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Doing Business In China Building value for foreign enterprises in Asia.

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Presentation on theme: "Doing Business In China Building value for foreign enterprises in Asia."— Presentation transcript:

1 Doing Business In China Building value for foreign enterprises in Asia

2 Agenda 2 1.Selling to China: Commercial Options The most difficult business issues according to people working in China 2.IP and Relationships The most difficult business issues according to people not working in China 3.Pitt-falls Companies struggling to sell in China a. Case Study I b. Case Study II

3 Selling to China: Commercial Options Opportunistic / Well Executed Opportunistic 3 Business Stage U.S.A.CHINA American Company Agent Distributor Employee American Company Agent Distributor Employee Distributor Distributor 1 Distributor 2 Distributor 3 Market Feedback to U.S. Company #1 Opportunistic #2 Well Executed Opportunistic Treating it like you would another region in the US Market Feedback, Targets, etc.

4 Selling to China: Commercial Options Opportunistically Invested / Strategically Invested 4 Business Stage U.S.A.CHINA American Company Agent Distributor Employee American Company Agent Distributor Employee Your Business Established. Employees Inventory RMB Invoicing #3 Opportunistically Invested #4 Strategically Invested Market Feedback to U.S. Company DISTRIBUTORS Dedicated Employee(s) on-the-ground Market Feedback to U.S. Company DISTRIBUTORS Employee works through an incubator Most likely still no RMB Invoicing.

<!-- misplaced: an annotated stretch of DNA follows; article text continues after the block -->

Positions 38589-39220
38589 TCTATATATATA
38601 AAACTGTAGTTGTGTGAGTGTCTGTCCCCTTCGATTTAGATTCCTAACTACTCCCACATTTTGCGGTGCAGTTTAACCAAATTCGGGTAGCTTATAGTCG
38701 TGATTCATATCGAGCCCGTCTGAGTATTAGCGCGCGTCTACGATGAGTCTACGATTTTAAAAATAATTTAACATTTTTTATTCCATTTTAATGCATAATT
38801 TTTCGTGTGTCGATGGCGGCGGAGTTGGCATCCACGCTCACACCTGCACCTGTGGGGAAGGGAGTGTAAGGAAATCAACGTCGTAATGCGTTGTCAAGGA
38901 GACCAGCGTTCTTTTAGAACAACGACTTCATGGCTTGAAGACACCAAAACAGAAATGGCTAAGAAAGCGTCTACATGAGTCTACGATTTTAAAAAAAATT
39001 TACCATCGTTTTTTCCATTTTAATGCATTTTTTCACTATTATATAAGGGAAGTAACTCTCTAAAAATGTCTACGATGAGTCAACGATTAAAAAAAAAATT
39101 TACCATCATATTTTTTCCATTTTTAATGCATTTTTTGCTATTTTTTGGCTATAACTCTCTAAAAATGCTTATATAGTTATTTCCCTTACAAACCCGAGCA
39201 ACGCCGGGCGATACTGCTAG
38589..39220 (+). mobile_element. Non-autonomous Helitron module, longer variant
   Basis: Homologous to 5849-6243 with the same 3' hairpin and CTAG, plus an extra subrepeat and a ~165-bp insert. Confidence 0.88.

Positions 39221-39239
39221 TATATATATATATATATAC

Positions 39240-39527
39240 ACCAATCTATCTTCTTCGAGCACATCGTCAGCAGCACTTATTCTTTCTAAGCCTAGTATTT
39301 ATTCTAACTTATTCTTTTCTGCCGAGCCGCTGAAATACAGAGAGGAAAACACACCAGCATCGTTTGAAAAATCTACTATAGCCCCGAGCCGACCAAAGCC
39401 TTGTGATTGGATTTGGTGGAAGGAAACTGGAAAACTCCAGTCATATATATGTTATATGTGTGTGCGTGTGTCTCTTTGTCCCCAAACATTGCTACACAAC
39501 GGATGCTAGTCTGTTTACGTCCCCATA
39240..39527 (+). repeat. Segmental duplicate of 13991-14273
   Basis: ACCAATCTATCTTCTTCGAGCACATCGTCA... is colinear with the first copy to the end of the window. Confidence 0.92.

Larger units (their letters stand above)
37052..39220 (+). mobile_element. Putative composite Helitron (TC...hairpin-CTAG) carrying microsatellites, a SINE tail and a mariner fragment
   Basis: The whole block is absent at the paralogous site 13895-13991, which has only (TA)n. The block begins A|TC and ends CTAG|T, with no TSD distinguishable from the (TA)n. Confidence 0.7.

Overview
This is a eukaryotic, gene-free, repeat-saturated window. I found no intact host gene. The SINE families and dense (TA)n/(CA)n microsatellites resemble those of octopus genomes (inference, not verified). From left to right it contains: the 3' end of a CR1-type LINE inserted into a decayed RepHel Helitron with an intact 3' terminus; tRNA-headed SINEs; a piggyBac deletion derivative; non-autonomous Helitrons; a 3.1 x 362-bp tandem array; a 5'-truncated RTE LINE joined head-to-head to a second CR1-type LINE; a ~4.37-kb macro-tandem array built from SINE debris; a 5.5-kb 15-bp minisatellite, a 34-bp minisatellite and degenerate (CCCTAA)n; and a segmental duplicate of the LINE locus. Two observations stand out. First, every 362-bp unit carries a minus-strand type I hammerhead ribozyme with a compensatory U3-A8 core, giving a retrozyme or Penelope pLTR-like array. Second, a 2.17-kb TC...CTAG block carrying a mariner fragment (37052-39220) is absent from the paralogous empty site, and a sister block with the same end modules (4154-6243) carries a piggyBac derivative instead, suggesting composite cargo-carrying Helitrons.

5 Selling to China: Commercial Options Summary 5 High Low RISK High Low RETURN and/or MARKET SHARE Low High INVESTMENT No Resource in China Resource in China Stage #3 Opportunistically Invested Stage #4 Strategically Invested Stage #2 Opportunistic Well Executed Stage #1 Opportunistic

6 Selling to China: Commercial Options Issues: Stages 1 & 2 6 Second* most cited business issue: Distribution / Channel Management Why??? 1. Highly Fragmented 2. They cannot take much inventory and/or cannot trade in USD 3. Many, many more distribution points 4. If a distribution in the US requires X amount of time training, the Chinese distribution requires 3x 5. Greater instances of opportunistic behavior: Brand, Pricing, Service (Studies show a correlation between aggressively managed distribution and growth/profits) Third most cited business issue (LKS observes) lack of credibility in the feedback channel impacts adjustments necessary in: Product Development, Service, Brand Growth * Per American Chamber of Commerce Survey Top 10 30% U.S.A. Smallest of top 50 is about $100M Top 10 1% China Largest is about $60M Industrial Distribution Market High Low RISK High Low RETURN Low High INVESTMENT No Resource in ChinaResource in China Stage #3 Stage #2 Stage #1 Stage #4

7 Selling to China: Commercial Options Issues: Stages 3 & jobs, 14x salary growth 3 jobs, 28x salary growth USD Base Annual Salary USD Base Annual Salary Avg. Annual Employee Turnover High Low RISK High Low RETURN Low High INVESTMENT No Resource in ChinaResource in China Stage #3 Stage #2 Stage #1 Stage #4 #1 most cited* business issue: Employee Retention Salary Growth Employee Turnover Todays Ceiling Ben there done that – really expensive People looking for development Ceiling being noticed – Find the Builders * Per American Chamber of Commerce Survey